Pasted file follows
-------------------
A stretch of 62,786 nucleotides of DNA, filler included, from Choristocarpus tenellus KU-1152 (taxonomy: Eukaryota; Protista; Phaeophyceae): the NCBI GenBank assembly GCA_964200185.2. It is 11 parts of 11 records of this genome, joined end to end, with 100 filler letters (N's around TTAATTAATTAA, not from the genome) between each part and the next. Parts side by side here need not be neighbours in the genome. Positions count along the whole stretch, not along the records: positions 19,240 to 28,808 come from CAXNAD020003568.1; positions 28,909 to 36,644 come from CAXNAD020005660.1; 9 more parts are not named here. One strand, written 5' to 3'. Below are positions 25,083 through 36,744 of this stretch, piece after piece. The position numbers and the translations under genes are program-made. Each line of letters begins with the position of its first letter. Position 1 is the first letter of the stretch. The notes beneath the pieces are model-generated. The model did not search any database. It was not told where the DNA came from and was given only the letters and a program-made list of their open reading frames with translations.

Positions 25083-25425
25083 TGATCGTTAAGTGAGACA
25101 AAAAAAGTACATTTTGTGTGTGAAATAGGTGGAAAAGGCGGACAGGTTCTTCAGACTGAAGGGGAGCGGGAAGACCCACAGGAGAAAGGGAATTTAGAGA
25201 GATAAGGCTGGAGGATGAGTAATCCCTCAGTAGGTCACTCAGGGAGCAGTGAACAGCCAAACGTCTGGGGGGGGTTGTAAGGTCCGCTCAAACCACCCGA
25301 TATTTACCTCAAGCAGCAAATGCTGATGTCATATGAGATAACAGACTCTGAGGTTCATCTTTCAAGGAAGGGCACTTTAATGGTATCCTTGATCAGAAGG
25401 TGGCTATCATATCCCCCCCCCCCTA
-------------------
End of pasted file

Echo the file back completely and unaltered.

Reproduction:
A stretch of 62,786 nucleotides of DNA, filler included, from Choristocarpus tenellus KU-1152 (taxonomy: Eukaryota; Protista; Phaeophyceae): the NCBI GenBank assembly GCA_964200185.2. It is 11 parts of 11 records of this genome, joined end to end, with 100 filler letters (N's around TTAATTAATTAA, not from the genome) between each part and the next. Parts side by side here need not be neighbours in the genome. Positions count along the whole stretch, not along the records: positions 19,240 to 28,808 come from CAXNAD020003568.1; positions 28,909 to 36,644 come from CAXNAD020005660.1; 9 more parts are not named here. One strand, written 5' to 3'. Below are positions 25,083 through 36,744 of this stretch, piece after piece. The position numbers and the translations under genes are program-made. Each line of letters begins with the position of its first letter. Position 1 is the first letter of the stretch. The notes beneath the pieces are model-generated. The model did not search any database. It was not told where the DNA came from and was given only the letters and a program-made list of their open reading frames with translations.

Positions 25083-25425
25083 TGATCGTTAAGTGAGACA
25101 AAAAAAGTACATTTTGTGTGTGAAATAGGTGGAAAAGGCGGACAGGTTCTTCAGACTGAAGGGGAGCGGGAAGACCCACAGGAGAAAGGGAATTTAGAGA
25201 GATAAGGCTGGAGGATGAGTAATCCCTCAGTAGGTCACTCAGGGAGCAGTGAACAGCCAAACGTCTGGGGGGGGTTGTAAGGTCCGCTCAAACCACCCGA
25301 TATTTACCTCAAGCAGCAAATGCTGATGTCATATGAGATAACAGACTCTGAGGTTCATCTTTCAAGGAAGGGCACTTTAATGGTATCCTTGATCAGAAGG
25401 TGGCTATCATATCCCCCCCCCCCTA